The Behavior of Others

 

Since last Thursday I lived a few upsetting moments. The worst of them all happened Friday night.

 

Andy returned from Durban to find some money missing in his room. It wasn’t hard to conclude who took it from there, since that person was the only one with access to it.

 

After all the discussion of evidences and circumstances by the two parts, the offended and the accused, I was left with the bitter task of coming up with a “sentence”.

 

I slept terribly, knowing that I only have two options: 1) Send him away. 2) Punish him in a unmistakable way.

 

After a few hours of restless sleep, the next morning I was awoken with the certitude that if we don’t act, if we don’t set boundaries, we will find ourselves in a very fragile position. At the same time, the idea of loosing someone who has been working for us for more than a decade, and desperately in need of a job, is almost unthinkable.

 

I still have the second option: punish him in order to make him see that stealing is wrong. Even so, I just hate the idea of playing judge and executioner!

 

If you wonder how could someone steal after so many years with us, I have to say that he has been stealing since the beginning. He was lucky he didn’t get caught until now.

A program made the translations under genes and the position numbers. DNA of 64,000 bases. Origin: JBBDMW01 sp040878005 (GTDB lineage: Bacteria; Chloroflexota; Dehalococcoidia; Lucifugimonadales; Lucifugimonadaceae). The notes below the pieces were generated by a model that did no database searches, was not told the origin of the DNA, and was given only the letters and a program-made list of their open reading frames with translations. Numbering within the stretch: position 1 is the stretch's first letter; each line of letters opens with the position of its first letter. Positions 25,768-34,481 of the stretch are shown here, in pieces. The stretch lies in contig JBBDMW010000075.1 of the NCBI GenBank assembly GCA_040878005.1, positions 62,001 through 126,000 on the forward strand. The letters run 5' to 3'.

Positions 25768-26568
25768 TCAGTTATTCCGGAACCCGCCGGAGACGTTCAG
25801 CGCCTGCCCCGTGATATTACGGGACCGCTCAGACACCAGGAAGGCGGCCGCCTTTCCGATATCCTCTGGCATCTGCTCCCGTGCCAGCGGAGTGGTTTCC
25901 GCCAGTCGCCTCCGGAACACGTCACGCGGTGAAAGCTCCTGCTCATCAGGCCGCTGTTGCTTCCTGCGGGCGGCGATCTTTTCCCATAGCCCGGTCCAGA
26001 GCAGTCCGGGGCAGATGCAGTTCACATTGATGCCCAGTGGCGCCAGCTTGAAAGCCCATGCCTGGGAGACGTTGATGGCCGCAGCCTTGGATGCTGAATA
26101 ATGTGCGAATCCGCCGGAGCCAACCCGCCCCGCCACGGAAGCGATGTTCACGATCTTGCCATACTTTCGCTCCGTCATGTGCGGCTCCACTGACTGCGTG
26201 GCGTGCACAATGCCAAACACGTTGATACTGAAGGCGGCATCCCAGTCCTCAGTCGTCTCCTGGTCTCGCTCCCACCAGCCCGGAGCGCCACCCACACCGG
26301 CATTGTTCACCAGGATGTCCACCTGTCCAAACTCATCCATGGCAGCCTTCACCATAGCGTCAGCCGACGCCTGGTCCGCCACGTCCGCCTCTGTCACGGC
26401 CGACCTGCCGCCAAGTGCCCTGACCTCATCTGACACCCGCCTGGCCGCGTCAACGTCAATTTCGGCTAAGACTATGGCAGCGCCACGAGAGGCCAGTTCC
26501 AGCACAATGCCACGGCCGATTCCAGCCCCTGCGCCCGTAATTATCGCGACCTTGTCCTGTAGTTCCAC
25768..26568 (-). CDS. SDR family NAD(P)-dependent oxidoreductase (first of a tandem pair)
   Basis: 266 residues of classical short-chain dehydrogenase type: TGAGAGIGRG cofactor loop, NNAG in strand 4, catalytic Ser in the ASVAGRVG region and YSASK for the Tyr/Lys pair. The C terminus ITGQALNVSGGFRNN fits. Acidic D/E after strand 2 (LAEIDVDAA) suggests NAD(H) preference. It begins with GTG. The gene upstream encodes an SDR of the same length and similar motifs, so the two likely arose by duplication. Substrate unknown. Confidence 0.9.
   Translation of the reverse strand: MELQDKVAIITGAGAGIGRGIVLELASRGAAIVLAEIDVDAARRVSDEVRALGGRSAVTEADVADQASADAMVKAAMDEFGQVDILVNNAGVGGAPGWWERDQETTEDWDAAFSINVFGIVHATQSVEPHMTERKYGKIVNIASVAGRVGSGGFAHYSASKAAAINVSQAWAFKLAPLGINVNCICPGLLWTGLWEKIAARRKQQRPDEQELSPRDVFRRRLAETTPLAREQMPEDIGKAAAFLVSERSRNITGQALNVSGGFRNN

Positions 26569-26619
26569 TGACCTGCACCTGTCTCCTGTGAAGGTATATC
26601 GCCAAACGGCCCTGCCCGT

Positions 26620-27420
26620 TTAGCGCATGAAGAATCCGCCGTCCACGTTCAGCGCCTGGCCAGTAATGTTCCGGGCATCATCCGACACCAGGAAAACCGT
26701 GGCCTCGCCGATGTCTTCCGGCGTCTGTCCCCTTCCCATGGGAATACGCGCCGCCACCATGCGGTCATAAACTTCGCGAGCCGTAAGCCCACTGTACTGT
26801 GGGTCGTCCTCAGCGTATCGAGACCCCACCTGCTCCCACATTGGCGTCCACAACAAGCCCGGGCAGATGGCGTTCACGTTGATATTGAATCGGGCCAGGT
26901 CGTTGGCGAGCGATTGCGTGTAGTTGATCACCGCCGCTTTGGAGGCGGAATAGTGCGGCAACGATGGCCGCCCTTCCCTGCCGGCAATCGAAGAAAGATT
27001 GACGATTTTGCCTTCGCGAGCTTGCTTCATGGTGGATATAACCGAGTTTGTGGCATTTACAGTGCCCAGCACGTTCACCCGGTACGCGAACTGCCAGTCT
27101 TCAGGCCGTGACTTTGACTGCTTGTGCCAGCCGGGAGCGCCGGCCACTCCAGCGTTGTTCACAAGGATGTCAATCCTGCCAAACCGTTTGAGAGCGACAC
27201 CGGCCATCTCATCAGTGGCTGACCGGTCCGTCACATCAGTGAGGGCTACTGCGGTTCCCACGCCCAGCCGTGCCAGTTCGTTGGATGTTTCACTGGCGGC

In reality, the mentality of country people in Mozambique is close to the big city shoplifting philosophy: you need it, you take it; you like it, you have it. This can happen only once a year, or even more rarely, so the doubt remains for a very long period. Over the last year we missed three things: 1) JP’s most expensive jeans, when he was sure he had left them here. 2) One hundred dollars bill taken from a wallet. 3) And now it was US50 taken from Andy’s desk.

 

How annoying this situation is! I look at him, my trust all gone, as if I had two different people in front of me – the one stealing and the one helping me to keep things running smoothly – and I know it cannot happen again.

 

Well, the only good thing in all this mess is that the amount robbed seems to be getting smaller and smaller. Could it be a positive sign?

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